Last month, the information and privacy commissioner for BritishColumbia released a report exploring the risk to British Columbiansfrom outsourcing of data across Canada's long border with theUnited States. It concluded that the personal data of Canadianstransferred to the United States is at unique risk of seizurethanks to the USA Patriot Act. It even found that data held inCanada by a subsidiary of a U.S. company could be at risk.

All countries have laws that require disclosure of data fornational security and law enforcement purposes. The United Stateshas long been a beacon of freedom because our laws have been moreprotective of privacy and civil liberties than others.' But, today,Canadians are right to be concerned about the privacy of data theytransfer to the United States because of the USA Patriot Act'sprovisions.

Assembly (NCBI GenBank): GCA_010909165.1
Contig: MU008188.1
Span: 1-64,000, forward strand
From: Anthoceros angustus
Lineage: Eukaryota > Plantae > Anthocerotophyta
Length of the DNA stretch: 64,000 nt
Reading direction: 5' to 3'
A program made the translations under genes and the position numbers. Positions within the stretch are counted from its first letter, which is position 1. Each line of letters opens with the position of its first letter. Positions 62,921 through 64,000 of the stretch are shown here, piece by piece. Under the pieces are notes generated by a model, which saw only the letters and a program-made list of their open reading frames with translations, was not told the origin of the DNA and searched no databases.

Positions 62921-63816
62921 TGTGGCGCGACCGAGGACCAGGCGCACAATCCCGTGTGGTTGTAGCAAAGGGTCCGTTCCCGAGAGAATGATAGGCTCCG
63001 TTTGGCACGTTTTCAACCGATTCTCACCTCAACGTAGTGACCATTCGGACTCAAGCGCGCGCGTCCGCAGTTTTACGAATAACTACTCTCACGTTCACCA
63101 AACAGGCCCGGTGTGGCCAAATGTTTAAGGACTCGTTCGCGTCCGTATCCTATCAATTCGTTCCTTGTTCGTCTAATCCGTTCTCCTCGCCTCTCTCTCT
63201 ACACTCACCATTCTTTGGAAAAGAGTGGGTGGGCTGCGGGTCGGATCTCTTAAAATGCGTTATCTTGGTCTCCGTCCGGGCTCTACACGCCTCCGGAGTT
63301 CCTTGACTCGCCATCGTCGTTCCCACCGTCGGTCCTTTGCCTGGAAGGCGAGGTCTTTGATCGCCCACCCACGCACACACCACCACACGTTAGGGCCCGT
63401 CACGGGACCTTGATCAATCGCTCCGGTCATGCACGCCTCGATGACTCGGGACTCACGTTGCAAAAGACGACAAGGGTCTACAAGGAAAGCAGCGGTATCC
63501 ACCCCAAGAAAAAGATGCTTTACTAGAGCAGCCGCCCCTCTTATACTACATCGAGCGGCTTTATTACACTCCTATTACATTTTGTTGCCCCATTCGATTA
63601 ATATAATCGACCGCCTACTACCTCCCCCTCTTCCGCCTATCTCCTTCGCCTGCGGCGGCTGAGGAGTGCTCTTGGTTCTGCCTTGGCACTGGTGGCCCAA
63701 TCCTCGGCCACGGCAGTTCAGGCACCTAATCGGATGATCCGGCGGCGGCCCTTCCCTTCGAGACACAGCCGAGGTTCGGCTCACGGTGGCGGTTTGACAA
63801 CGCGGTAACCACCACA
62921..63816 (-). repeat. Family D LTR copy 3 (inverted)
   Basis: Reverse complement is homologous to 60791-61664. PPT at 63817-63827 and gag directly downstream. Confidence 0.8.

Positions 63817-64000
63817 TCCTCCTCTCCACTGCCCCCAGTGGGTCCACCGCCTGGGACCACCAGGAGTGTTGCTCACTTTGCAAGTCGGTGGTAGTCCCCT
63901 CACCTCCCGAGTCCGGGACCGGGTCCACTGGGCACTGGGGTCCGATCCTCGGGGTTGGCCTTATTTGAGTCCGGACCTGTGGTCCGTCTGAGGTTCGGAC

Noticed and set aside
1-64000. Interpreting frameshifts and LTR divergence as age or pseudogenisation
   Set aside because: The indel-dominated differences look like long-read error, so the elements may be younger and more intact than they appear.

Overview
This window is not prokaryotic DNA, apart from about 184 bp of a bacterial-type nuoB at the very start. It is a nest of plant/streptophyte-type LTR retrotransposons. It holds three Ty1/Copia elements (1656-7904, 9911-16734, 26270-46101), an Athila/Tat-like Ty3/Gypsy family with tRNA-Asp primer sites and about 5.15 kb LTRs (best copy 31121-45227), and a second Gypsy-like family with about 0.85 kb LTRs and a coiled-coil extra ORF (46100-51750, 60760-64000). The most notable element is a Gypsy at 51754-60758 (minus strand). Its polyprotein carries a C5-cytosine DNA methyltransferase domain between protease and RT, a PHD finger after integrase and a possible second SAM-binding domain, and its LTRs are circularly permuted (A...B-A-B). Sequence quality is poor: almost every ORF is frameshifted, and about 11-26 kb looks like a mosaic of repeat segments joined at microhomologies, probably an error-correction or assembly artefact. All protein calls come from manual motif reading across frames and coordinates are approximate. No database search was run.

Make no mistake: this issue got where it is because ofopposition to free trade. The British Columbia Government andService Employees' Union brought it forth in a suit to prevent theBritish Columbia government from using a U.S.-linked contractor torun the province's public health insurance program. The union is noaltruistic privacy group.

The problem is: they're right. Thanks to excessiveness in someprovisions of the USA Patriot Act, the United States is reversingits global orientation from a beacon of freedom to the paragon of asurveillance society.

The USA Patriot Act provisions worrying Canada are not scheduledto sunset next year, as some portions of the law are. When Congressreviews the USA Patriot Act, it should consider whether theseprovisions are consistent with American freedom. It should avoidbeing terrorized or sloganeered by our country's national securitybureaucracy. And it should protect not only our civil liberties butalso our role as a world leader in technology and free trade.